If you want to get a sense of contemporary Scottish culture, and indulge in some of its pleasures, start by familiarizing yourself with the rituals of daily life. These are a few highlights—things you can take part in with relative ease.
Time for Tea
Scots are always eager to stop for a cup of tea and catch up with the local gossip. Tea is still the most popular refreshment, but the spread of café culture has introduced a new generation of coffeehouses—and not just in the cities but in the countryside. The Willow Tearooms in Glasgow and the Balmoral Hotel in Edinburgh are perhaps the most gentrified places to enjoy an afternoon pot of tea, tiny sandwiches with the crusts removed, and a slice of cake; they are well worth the stop. City coffeehouses are becomingly increasingly popular; they offer a different but equally worthwhile atmosphere. But if you're looking to taste a little of what life has to offer in smaller towns and villages, there is always some local haven that can offer you tea and delicious scones, probably with homemade jam.
Going to the pub is a pastime enjoyed by men and women of all ages and backgrounds; you can find out why when you explore a few. The no-smoking laws mean that the pub environment is fresher now. In the cities you can take your pick of every kind of pub; traditional favorites are now joined by Australian, Cuban, and chic cocktail bars. In more rural areas options may be fewer, but the quality of the experience, which may include pub quizzes or local folk bands, may be better. There isn't a pub in Scotland that doesn't sell whisky, but if you seek to sample a wee dram of the more obscure malts, ask someone to point you in the right direction. Fans of whisky will want to go beyond the pubs and head for a distillery or two for a tour and a tasting—you will find these in many areas of the country.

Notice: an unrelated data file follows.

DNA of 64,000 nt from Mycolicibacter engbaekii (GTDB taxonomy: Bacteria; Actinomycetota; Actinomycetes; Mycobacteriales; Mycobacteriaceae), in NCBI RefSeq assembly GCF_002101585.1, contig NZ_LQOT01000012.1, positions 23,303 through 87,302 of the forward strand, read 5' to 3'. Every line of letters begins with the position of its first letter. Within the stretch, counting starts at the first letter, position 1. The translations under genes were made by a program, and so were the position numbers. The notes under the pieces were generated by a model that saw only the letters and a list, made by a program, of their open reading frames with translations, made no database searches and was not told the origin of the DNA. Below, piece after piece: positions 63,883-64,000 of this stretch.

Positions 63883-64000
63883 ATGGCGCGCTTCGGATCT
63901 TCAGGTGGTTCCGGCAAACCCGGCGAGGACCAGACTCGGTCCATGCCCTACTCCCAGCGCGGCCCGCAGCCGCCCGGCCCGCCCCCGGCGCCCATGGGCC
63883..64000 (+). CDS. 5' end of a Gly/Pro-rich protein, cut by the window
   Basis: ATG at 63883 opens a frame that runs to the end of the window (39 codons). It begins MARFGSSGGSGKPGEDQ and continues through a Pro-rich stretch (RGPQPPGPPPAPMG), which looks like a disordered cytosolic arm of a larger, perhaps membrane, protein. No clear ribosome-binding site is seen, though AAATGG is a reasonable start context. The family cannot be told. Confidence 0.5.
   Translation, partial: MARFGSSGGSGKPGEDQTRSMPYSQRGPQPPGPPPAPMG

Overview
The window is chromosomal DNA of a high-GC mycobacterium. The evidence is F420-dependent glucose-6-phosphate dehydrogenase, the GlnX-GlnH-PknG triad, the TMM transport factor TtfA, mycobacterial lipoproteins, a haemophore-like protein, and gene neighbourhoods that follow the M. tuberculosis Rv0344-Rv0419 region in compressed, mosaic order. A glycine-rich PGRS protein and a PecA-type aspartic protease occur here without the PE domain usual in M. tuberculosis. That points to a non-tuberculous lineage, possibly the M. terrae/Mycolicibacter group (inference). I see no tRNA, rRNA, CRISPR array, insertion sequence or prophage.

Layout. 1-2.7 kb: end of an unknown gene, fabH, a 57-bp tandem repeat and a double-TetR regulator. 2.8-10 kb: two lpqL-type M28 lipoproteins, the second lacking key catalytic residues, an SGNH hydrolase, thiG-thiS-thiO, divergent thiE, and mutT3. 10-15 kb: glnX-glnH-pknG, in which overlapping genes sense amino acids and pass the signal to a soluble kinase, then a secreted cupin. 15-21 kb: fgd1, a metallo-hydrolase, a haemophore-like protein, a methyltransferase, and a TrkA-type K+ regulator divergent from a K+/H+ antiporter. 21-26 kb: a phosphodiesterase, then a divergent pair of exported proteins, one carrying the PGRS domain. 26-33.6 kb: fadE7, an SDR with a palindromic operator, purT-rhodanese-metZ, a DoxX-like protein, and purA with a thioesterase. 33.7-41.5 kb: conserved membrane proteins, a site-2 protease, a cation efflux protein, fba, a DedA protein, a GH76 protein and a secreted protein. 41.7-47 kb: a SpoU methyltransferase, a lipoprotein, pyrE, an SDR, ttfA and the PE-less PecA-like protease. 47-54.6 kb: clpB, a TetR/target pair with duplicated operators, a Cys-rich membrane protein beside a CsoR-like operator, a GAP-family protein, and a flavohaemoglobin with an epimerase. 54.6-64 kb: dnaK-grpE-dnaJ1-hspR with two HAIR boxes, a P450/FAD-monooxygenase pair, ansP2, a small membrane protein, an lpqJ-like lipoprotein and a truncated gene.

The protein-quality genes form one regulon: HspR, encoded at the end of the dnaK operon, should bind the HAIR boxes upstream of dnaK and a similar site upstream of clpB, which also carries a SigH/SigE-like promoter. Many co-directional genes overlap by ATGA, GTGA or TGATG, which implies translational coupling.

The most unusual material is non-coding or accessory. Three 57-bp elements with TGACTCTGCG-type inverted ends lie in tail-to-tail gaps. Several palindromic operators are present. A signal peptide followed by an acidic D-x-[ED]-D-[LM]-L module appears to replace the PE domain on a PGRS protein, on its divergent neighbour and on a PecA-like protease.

Listening to Scots talk about football—please don't call it soccer—gives a fine insight into the national temperament. "Win, lose, or draw, you go home to your bed just the same," sang Scottish singer Michael Marra, and the Scots will try to make you believe it's only a game. But go to a match or be in a pub when a game is on the TV, and you can see plenty of grown men (and women) having a vigorous emotional workout. Since the Rangers were relegated to the third division, the main league, the Scottish Premiership, has opened up a little, although Celtic still dominate. The state of the national team is debated everywhere, but although Scotland loses out in collecting trophies, the Tartan Army is consistently applauded as the most agreeable and entertaining traveling fans.
Although the treats may not perhaps be as elegant as those produced in an Italian panificio or a French patisserie, Scots love their bakeries. Go beyond shortbread and oatcakes and sample local favorites during your travels. From the Aberdeen buttery (a melting, salty bap, or roll) to the Selkirk bannock (a sweet, raisin-strewn scone, perfect when buttered and served with tea) to Forfar bridies (an Angus specialty, similar to a meat pasty), regional specialties are abundant. Most areas have their own interpretations of the popular Scotch pie (with beef mince, mutton, bean, and macaroni among the varieties available). There's even a Scotch Pie Championship each year. The rise of large supermarkets is putting many establishments out of business, but it's worth seeking out an independent bakery and trying the delicacies.
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